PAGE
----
…for the linear relationship between the mass m of a black hole in grams and half the radiius L of its event-horizon in centimetres. The event horizon is the sphere from inside of which even light cannot escape. It is the `bubble’ in spacetime that a black hole represents. This line of black holes is shown to the right in the figure. Nothing can appear to the right of this slope because if you try to make a black hole more massive it will just get bigger and move up the slope. Conversely, what we talked about last week was black holes evaporating and moving down this slope until they hit the left hand slope at a mass of 20 micrograms in the case of ordinary black holes. This is called the Planck mass. Now consider trying to probe a bit of the geometry of spacetime using different kinds of microscopes. In order to probe smaller and smaller distances you need smaller and smaller wavelengths of your test particle-waves, which entails heavier and heavier mass-energies for them. You follow the left slope until the test particles get so heavy that they themselves form black holes. At this point the test particle is curling up and destroying by its mass the very geometry it was trying to probe. From the figure we see that this happens at about 10⁻³³ centimetres. This is called the Planck length.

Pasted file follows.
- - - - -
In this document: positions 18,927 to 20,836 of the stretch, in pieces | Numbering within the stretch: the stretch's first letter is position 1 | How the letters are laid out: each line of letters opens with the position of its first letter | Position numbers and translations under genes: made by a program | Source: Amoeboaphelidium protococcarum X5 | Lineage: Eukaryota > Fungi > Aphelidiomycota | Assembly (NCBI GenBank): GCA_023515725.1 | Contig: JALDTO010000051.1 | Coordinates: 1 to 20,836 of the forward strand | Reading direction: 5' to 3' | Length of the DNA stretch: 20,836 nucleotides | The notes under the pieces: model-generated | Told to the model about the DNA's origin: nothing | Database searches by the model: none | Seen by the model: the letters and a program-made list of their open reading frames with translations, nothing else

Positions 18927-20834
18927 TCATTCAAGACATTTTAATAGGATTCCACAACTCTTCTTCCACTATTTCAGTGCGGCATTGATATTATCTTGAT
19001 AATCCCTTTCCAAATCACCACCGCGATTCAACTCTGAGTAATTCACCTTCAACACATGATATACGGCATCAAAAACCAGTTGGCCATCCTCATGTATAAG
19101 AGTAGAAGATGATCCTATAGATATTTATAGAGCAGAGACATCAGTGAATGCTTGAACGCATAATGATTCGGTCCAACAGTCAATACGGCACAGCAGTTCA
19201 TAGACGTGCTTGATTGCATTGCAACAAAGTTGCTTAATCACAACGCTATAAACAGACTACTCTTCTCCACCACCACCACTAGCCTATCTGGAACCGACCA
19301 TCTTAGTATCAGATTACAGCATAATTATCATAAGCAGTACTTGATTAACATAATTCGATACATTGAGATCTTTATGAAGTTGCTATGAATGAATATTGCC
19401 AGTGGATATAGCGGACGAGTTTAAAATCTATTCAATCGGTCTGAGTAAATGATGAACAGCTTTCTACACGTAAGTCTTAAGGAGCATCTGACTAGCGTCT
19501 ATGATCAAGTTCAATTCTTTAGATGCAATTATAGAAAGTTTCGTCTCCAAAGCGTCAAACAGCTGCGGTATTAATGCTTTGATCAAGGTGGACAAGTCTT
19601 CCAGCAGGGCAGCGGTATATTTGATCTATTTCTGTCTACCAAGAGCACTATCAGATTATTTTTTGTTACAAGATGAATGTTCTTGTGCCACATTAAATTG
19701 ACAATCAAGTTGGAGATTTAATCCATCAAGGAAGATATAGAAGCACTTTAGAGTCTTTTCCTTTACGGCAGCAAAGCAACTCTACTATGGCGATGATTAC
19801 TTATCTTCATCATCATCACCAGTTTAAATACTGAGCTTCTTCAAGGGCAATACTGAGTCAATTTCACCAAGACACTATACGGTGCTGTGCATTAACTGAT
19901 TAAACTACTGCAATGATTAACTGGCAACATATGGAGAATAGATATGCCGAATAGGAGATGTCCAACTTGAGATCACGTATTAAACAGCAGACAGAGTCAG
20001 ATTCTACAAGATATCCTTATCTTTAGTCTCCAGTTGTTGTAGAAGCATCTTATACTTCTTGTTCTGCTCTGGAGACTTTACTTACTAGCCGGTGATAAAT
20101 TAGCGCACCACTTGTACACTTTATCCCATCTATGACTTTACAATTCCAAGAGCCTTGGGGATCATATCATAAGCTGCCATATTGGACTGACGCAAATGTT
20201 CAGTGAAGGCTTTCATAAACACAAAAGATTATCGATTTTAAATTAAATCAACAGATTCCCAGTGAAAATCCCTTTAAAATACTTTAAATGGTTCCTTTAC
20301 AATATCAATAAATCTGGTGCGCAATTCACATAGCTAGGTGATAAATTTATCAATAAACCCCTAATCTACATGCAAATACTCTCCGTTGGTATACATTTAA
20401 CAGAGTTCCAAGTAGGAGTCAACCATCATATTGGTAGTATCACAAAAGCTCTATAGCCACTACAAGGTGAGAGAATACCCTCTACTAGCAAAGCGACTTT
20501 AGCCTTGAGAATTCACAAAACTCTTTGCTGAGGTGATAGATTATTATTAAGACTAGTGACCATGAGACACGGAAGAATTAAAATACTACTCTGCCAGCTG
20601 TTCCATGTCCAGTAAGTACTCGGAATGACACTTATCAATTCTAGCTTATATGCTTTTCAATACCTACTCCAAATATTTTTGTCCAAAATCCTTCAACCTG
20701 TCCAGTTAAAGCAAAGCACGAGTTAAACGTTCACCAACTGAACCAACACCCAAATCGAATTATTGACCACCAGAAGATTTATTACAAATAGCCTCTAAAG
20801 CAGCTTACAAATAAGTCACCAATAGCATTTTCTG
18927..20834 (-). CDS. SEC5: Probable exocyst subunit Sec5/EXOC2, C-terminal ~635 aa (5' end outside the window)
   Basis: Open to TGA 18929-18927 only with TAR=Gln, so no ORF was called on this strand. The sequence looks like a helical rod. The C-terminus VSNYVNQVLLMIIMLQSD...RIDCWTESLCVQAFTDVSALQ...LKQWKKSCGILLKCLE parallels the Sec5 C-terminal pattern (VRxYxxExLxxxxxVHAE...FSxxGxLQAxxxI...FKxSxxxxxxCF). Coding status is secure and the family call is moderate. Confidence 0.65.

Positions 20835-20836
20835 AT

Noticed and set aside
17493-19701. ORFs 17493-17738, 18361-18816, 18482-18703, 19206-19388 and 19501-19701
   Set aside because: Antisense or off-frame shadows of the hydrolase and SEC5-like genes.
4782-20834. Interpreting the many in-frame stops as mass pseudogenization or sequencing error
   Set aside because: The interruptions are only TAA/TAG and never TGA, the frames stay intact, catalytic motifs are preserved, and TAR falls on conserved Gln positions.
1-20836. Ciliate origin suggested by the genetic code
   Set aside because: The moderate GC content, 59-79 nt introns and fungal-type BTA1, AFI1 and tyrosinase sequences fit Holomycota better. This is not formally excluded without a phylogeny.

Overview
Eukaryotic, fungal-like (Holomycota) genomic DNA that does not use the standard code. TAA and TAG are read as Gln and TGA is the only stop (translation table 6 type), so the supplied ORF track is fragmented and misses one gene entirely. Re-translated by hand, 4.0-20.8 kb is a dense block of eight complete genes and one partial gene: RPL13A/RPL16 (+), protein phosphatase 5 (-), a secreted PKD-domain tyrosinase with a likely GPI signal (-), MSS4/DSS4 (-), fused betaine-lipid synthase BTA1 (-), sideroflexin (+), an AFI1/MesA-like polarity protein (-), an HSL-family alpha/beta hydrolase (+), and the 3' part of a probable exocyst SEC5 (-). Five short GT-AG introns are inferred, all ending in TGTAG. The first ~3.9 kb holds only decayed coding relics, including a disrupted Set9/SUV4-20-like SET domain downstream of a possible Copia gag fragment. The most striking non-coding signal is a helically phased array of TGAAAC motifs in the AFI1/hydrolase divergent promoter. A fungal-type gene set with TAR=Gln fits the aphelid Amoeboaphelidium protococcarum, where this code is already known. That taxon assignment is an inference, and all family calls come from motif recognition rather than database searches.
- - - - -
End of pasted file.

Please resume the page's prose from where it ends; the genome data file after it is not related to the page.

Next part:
What this implies is that distances less than 10⁻³³ centimetres (i.e. 0.000 000 000 000 000 000 000 000 000 000 001 cm) are intrinsically unknowable. They therefore have no status within science. Continued reference to them is an unscientific belief. So, for example, when we look back in time and find that our Universe was smaller and smaller (the ‘Big-Bang model’ or its modern versions) we can extrapolate to a notional ‘point in time’ when it all began. But in fact our extrapolation can only work back to the point in time when the Universe was of Planck length size — earlier than that it did not even have a size! In short, the ‘ultimate creation’ question is not yet answered by science. And where does this problem with spacetime leave science in general? Does the edifice of physics come crashing down on our heads now that its very foundations are fatally flawed? Are these in fact the worst of times for our understanding of physical reality? Let us examine this.